15th December 2017

Malta, MICE and Middle East

Malta is often referred to as a ‘sun and sea’ destination in Europe, with 7000 years of history and culture. It is home to charming palaces, ultra-modern boutique hotels and everything in between. It is a hidden gem, a short distance away from Italy and is a gateway between Europe and MENA.

Minister of tourism for Malta, Edward Zammit Lewis says that things have certainly gotten better on the leisure tourism front, and the destination is becoming increasingly popular. “We have managed to not only increase the number of tourists but also the bed nights, which is very important for the hotels, along with the expenditure per head.”

He adds that the government has made a conscious effort to increase air connectivity, with point-to-point flights, and a roster of airlines. It has also built on its offerings for the film industry, roping in €29 million ($32.1mn) in 2014 and already surpassing that figure in the first four months of 2015.

Despite the beautiful weather, scenic locales and scrumptious F&B offerings, it is not a popular holiday destination for the Middle East, as a number of travel agents confirmed, and the popularity dips perilously when it comes to MICE.

On the whole, MICE accounts for approximately 7% of all arrivals in Malta. Commenting on its importance, Malta Tourism Authority director new markets, cruise and segment marketing Carlo Micallef says: “It is an important segment as it mostly comes in winter and shoulder seasons, and creates more income in the economy. We know that MICE delegates spend three times as much as a normal tourist. It is high yield and it gives us diversity in our products, so our hotels can invest to enhance certain aspects of the hotel, which would otherwise not be feasible to invest in.”

The majority of the MICE business in Malta is driven by its European neighbours, and with a vision to expand the horizon, the government has established a separate entity to lead the development in this sector. The objective is to explore new markets — including the Middle East, increase the offerings and create a steady revenue stream.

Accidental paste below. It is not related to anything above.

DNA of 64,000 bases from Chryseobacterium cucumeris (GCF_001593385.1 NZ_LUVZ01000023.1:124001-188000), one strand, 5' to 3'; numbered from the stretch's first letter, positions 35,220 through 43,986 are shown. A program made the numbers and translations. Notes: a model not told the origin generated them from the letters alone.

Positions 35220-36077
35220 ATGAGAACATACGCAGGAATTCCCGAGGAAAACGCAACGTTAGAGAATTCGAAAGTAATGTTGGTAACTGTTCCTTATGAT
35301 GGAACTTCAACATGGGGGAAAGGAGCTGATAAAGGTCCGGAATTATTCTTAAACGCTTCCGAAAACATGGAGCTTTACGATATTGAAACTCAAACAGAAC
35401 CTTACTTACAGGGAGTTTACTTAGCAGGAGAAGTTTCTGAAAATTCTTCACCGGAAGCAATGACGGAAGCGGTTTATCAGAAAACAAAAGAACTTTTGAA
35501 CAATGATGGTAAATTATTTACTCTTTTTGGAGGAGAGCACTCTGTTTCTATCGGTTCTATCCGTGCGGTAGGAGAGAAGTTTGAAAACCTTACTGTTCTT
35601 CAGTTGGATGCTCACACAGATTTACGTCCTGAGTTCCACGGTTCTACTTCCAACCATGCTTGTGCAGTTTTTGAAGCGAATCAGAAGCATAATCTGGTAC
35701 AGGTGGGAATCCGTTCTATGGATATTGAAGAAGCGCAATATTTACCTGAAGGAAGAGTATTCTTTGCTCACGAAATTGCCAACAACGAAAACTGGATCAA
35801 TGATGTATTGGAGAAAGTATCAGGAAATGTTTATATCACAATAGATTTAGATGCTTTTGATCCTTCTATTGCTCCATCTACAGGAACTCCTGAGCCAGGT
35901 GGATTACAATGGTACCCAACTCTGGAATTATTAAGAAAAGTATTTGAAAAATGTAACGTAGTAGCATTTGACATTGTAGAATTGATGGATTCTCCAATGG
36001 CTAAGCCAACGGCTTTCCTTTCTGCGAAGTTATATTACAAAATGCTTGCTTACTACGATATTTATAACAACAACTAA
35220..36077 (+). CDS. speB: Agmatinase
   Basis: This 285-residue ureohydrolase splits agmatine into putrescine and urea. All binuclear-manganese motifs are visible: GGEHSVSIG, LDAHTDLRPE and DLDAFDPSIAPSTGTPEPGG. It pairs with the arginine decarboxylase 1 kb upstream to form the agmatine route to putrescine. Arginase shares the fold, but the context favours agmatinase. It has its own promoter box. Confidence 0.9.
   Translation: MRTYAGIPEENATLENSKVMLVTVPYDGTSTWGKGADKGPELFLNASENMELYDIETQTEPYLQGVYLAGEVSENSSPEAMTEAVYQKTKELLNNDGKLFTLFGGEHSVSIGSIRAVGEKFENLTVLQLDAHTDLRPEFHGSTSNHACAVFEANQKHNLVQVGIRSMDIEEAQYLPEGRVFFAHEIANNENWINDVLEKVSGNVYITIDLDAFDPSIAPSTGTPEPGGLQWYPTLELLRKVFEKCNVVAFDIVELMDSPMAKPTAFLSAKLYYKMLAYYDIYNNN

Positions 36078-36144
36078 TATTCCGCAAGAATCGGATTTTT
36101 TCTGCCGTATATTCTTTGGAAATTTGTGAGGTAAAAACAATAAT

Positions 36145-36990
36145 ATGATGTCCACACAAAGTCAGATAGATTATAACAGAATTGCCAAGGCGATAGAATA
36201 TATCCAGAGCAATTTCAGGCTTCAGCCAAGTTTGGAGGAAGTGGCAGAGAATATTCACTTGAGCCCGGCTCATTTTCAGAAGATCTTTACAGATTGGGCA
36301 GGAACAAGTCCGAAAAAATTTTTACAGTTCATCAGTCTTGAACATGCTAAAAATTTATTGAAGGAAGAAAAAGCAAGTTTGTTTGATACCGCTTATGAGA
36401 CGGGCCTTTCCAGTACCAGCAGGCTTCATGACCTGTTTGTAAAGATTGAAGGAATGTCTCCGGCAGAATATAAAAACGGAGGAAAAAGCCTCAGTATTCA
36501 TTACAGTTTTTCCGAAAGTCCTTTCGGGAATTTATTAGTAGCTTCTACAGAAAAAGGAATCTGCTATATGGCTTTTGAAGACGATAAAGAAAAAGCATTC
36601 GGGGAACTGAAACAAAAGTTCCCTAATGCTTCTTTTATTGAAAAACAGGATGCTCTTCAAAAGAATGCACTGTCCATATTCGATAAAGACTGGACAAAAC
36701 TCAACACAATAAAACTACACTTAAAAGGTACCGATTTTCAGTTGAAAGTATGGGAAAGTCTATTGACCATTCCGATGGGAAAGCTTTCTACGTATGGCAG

Currently, Malta attracts approximately 10,000 business travellers from the Middle East. Micallef adds: “We are at a stage where after five to six record years, we are investing into new markets, where we see opportunity for growth. And the Gulf is one of the regions where we see good opportunity. Although MICE business from the Middle East is a few thousand, it is still not an insignificant number — it is still important.”

The country hosts a number of 40 to 50 people groups from the Middle East in a year, mostly from pharmaceutical and ICT companies, and a delegation of 400-500 once a year.

What makes Malta, a group of three small islands in the heart of the Mediterranean, an attractive destination for MICE business is that within a small area, it has a variety of landscapes, cultures and opportunities, which makes it an apt location for a variety of events. The country is home to castles, palazzos, forts, theme parks, village squares, luxury yachts and sea-front facilities, which can be used as venues for different types of events. In addition, there are a number of conference hotels available, including the 16th century Mediterranean Conference Centre.

The island currently has 14 five-star hotels, which can accommodate a total of approximately 5500 people. They are all equipped with in-house meeting facilities and many of them are clustered within walking distance of each other, enabling event organisers to split up large groups into different properties. Moreover, the 40-plus four-star hotels on the islands provide for an additional 14,000 beds. Further developments are in progress, with hotel chains like Corinthia investing to develop Malta’s luxury hotels portfolio.

Malta is well equipped when it comes to ground handlers for MICE events. Micallef shares: “We have more than enough ground handlers. At the moment, we have around 60 DMCs, who specialise in handling MICE business. We classify them as the quality assured ones and otherwise. The quality assured ones have a certain level and amount of business every year, full time staff, particular expertise in different markets, and they have reached the standards required.”